appreciation.
4. A.A. Sommer: concerned minority is just getting squeezed out by majority so then
they wont reinvest in the market because theyre scared theyll be the subject of one
of these freeze outs
iii. 2. Short-Form Merger - Under DE law, if the parent owns 90% of the subsidiary, all it has
to do is say, Were buying you out at $x per share.
1. If the parent owns less than 90% but more than 50%, it has to hold a vote even
though itll clearly win.
3. Reasons for Permitting Freeze-Outs and Short-Form Mergers
a. Pros: Lowers costs, allows the co to get into new markets more quickly, eliminate future
expenses related to shareholders, keeps information private (no disclosure).
b. Cons: Squeezes out minority for less than they deserve. Raises duty of loyalty concerns.
c. As long as minority gets a fair price and appraisal rights, theres no reason not to allow them.
They could increase the corps value.

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d. Disclosure rules SEC adopted rule 13e-3 of the Williams Act specifically to require uniquely
extensive disclosure in going-private transactions.
4. Entire Fairness is standard for Freeze-Outs Weinberger v. UOP (DE 1983) (486)
Facts: Signal owned 51% of subsidiary, UOP. Signal decides to cash out remaining shareholders
by freeze-out. Report says up to $24 a share is good investment for Signal. Signal offers $21 a
share. CEO of UOP doesnt negotiate, just passes info along bc Signal controls his job. Lehman
says price is fair but bases its conclusion on Signals studies. Majority shareholders approve. Ps
claim breach duty b/c they werent told of price Signal was willing to pay in cash tx and files a
class action.
3. Holding:
a. (1) Elements of future value known or susceptible of proof as of the date of the merger
and not the product of speculation may be considered in the appraisal valuation
i. ct expands appraisal right before not allowed to look at value created by merger
and NOTE they say you must look at value created by merger
NOTE: if there was no ii. This rejected the old DE Bloc Method now use discounted cash flow method
breach of duty of Discounted Cash Flow (used by investment community): looks at value of
loyalty there would companies using anticipated future cash stream and then after making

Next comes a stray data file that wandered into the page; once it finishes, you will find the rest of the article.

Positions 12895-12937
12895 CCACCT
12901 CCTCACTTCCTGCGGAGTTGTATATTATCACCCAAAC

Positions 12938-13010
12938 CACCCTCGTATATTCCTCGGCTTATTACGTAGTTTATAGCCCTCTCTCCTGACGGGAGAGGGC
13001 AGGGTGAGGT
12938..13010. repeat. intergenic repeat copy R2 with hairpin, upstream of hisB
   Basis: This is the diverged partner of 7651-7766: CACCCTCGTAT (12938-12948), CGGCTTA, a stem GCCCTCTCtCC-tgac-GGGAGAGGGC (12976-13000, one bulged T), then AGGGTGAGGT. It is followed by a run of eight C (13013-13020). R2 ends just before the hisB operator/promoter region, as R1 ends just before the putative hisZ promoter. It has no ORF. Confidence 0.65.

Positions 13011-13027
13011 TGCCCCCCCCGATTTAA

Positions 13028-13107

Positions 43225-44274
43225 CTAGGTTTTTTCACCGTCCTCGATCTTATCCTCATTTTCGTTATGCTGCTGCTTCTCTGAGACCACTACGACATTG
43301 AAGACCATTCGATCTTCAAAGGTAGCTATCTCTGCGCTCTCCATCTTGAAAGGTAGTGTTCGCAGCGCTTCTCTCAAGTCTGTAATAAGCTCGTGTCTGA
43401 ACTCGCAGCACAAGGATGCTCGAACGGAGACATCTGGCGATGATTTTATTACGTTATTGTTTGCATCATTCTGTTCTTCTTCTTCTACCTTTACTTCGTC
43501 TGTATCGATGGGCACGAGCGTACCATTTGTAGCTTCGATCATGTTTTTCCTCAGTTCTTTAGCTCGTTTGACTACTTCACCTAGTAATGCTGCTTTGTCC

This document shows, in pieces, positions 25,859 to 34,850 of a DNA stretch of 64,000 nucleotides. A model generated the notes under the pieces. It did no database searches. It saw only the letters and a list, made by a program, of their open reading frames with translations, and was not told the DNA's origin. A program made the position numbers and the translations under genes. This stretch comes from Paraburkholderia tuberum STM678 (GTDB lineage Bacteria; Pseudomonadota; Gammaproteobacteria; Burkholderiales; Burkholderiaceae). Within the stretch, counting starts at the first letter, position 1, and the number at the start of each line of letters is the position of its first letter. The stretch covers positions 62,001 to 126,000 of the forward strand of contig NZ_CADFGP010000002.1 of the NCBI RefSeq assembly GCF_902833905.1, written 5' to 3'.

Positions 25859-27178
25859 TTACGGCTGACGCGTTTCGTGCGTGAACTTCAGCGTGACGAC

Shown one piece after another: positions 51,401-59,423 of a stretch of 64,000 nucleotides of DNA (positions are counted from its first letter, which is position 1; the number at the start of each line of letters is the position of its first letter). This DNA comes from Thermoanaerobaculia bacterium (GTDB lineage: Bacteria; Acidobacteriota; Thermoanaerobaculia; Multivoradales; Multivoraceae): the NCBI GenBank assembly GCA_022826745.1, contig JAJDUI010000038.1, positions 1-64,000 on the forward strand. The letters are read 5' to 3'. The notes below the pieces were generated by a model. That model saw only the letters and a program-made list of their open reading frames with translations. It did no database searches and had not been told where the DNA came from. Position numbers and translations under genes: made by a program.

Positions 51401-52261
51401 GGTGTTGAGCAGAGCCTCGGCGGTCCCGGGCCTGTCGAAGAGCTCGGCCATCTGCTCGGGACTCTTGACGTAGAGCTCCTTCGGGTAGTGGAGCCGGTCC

still be an appraisal assumption about risk-free interest rates and corp. risk figures out how
right SO ct creates
much present cash would produce that future stream
expanded right here
get shares + any explicit incorporation of projection data (earning trends, future
speculative value prospects, etc
today this is the most common technique employed
NOTE: this appraisal remedy is understood as a protection against self-
dealing this in a sense refashions DGCL 262(h) from the idea of
appraisals reflecting value of corp before merger
b. (2) Need informed majority vote OR a special committee that can bargain at arms length
in order to comply with fiduciary duty of loyalty
i. directors were on both sides of merger SO they owed entire fairness (fair
dealing and fair price)
(1) fair process- which imposes a duty on the corporations to completely
disclose to the SHs all information germane to the merger and (2) fair
price- which requires that the price being offered for the outstanding
stock be equivalent to a price determined by an appraisal where all
relevant non-speculative factors were considered.
ii. when fiduciary duty is breached, you have to give up value created and give it
back to minority SHs (here there were recissory damages)
v. FN7: mandates use of special negotiating committees to create a sense of independent
in negotiating
b. What Subsidiary Boards Should Do in Approving Freeze-Out (UOP):
i. Bargaining: Forming special committee of indep directors (not EEs of either Signal or
UOP) and have them negotiate
ii. Advice: Indep committee has meaningful advice (I-bankers, lawyers)
iii. Showing the above shifts Burden to Ps to show transaction was not fair
c. Consequences of Weinberger
i. Now there is always an indep committee with indep advisors in a merger
ii. Courts now say you can bring class action for breach of fiduciary duty AND an
appraisal proceeding at the same time
(a) In case you cant show breach, you have appraisal proceeding.
Notes On Weinberger, Rabkin, and Technicolor: On The Blurring Of Analytical Categories
a. Weinbergers attempt to establish the new appraisal as the exclusive remedy for shareholder
complaints about merger consideration was short lived:

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B. i. Rabkin v. Phillip A. Hunt Chemical Corp. here, majority SH told minority hed pay them X price and
then waited more than the allotted time and paid them less. He said under Weinberger they can only
seek appraisal remedy for duty of loyalty claim If there is a breach of duty of loyalty, SHs are still
permitted to seek appraisal rt appraisal rt does NOT replace duty of loyalty
1. NOTE: in self-dealing mergers, entire fairness actions rather than appraisals have been the
principal means of attacking the fairness of price
i. Cede v. Technicolor (Del 1996) arose out of a 2-step, arms length cash merger.
Technicolor board negotiated a cash price that represented about a 100% premium. The
1st step tender offer was fully subscribed. The 2nd step merger was accomplished a few
mos after the tender offer closed. A substantial minority shareholder dissented from the
merger and brought an appraisal action. As the action progressed, the shareholder
uncovered evidence of board misbehavior and brought a 2 nd suit charging multiple
breaches of fiduciary duties by Technicolor directors and Mr. Perelman.
(a) Issue: whether Mr. Perelman owed a fiduciary duty to pay a fair price to the
minority shareholders in the 2nd step merger.
(b) Holding: DE SC held that Perelman, as a controlling shareholder, had a
burden to establish that the price paid to minority shareholders was fair.